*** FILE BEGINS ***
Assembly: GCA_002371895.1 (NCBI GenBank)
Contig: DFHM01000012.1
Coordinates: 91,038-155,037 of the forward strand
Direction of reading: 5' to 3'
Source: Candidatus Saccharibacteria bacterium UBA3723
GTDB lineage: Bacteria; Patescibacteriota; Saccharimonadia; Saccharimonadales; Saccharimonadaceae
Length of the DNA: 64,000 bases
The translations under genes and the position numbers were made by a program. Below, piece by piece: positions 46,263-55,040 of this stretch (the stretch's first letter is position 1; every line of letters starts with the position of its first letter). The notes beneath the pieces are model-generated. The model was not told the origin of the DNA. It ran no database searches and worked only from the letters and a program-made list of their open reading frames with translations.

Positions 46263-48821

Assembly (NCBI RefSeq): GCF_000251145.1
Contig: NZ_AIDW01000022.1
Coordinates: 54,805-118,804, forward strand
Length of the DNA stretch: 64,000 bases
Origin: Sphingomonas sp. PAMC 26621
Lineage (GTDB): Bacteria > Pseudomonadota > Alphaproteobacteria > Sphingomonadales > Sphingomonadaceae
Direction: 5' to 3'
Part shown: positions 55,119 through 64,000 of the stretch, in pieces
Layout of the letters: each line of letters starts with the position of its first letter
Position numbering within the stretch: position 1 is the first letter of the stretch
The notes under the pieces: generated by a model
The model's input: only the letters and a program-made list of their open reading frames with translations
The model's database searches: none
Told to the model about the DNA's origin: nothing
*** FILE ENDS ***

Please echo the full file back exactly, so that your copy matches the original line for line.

Assembly: GCA_002371895.1 (NCBI GenBank)
Contig: DFHM01000012.1
Coordinates: 91,038-155,037 of the forward strand
Direction of reading: 5' to 3'
Source: Candidatus Saccharibacteria bacterium UBA3723
GTDB lineage: Bacteria; Patescibacteriota; Saccharimonadia; Saccharimonadales; Saccharimonadaceae
Length of the DNA: 64,000 bases
The translations under genes and the position numbers were made by a program. Below, piece by piece: positions 46,263-55,040 of this stretch (the stretch's first letter is position 1; every line of letters starts with the position of its first letter). The notes beneath the pieces are model-generated. The model was not told the origin of the DNA. It ran no database searches and worked only from the letters and a program-made list of their open reading frames with translations.

Positions 46263-48821

Assembly (NCBI RefSeq): GCF_000251145.1
Contig: NZ_AIDW01000022.1
Coordinates: 54,805-118,804, forward strand
Length of the DNA stretch: 64,000 bases
Origin: Sphingomonas sp. PAMC 26621
Lineage (GTDB): Bacteria > Pseudomonadota > Alphaproteobacteria > Sphingomonadales > Sphingomonadaceae
Direction: 5' to 3'
Part shown: positions 55,119 through 64,000 of the stretch, in pieces
Layout of the letters: each line of letters starts with the position of its first letter
Position numbering within the stretch: position 1 is the first letter of the stretch
The notes under the pieces: generated by a model
The model's input: only the letters and a program-made list of their open reading frames with translations
The model's database searches: none
Told to the model about the DNA's origin: nothing